We've had some wonderful visits from friends and family the past few months. Our friends Aaron and Rob spent two weeks with us, diving right into our daily work schedule, and adding the extra hands and enthusiasm to help us get a lot of great work accomplished. While they were here we began the much anticipated earthen oven project. Special thanks to Aaron for planning out our rocket mass/double-chambered oven design, the creative fusion of two approaches for optimizing burn efficiency. The cob oven is now close to complete, and we should be firing some pizza soon! Kelsey's parents, Tim and Vicky, joined us for a wonderful mother's day weekend on the farm. They spoiled us with luxury items such as organic ketchup and killer homemade baked goods; it was really great to all celebrate at least one of our incredible mothers on her special day.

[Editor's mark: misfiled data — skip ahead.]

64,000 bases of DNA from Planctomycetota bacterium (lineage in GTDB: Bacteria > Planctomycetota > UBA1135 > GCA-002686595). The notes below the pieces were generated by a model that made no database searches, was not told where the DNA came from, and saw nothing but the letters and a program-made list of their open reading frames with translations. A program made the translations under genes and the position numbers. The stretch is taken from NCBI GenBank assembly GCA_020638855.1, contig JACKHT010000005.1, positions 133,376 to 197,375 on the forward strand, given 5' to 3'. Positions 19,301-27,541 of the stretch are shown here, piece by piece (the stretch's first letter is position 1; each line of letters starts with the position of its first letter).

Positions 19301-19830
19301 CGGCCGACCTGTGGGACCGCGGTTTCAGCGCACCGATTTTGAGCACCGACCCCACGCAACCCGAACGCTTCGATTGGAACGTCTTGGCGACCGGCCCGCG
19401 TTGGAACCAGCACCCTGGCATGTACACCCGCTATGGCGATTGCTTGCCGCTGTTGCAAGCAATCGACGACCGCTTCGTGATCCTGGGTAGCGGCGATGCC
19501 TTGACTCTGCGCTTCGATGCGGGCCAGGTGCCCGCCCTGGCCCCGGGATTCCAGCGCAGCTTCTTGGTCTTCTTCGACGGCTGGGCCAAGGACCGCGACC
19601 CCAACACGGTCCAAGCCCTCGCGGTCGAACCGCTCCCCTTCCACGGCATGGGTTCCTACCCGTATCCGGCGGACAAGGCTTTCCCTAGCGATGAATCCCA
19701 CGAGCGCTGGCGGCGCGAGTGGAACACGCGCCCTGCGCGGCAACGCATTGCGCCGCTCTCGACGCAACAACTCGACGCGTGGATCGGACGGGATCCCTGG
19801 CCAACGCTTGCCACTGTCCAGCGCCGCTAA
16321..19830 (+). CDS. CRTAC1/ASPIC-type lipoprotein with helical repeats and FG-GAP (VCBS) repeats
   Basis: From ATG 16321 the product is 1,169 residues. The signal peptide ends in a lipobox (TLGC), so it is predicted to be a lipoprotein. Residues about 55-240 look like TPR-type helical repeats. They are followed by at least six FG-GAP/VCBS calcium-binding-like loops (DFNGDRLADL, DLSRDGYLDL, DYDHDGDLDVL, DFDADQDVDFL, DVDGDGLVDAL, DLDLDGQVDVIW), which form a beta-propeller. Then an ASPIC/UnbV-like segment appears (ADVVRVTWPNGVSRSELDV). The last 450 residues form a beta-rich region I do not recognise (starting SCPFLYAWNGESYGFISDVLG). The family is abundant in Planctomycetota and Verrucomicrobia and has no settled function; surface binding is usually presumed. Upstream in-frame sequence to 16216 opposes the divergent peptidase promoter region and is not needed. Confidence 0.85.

Cob stomping dance party!
 Our most recent guests were Mark (our original connection to Meredith) and Josh (Alan's brother-in-law), more friends and family from Seattle. Hard work, great food, cold mint juleps, and awesome sittin' porch conversation sum up their short weekend visit. Thank you all for making your way out to see us, we had a blast sharing this place with each of you.

Mark and Alan repairing the chicken run

We now have sheep! A rampaging herd of two Olde English Babydolls, Penny Lane and "One-eyed" Elanor Rigby. Yes, Elle is indeed missing her left eye. The sheep are impossibly cute, as you can see from the clip, but they are proving to be a bit more work than we imagined and not exactly effective lawn mowers, that being our original reason for purchasing them. We are learning a lot about sheep and see the potential for what a full flock could do, but we aren't sure about their immediate future. For now, they provide entertainment for the pups, and a reason for us to hop on the ATV every now and then to search the forest when they decide to escape their sheep tractor...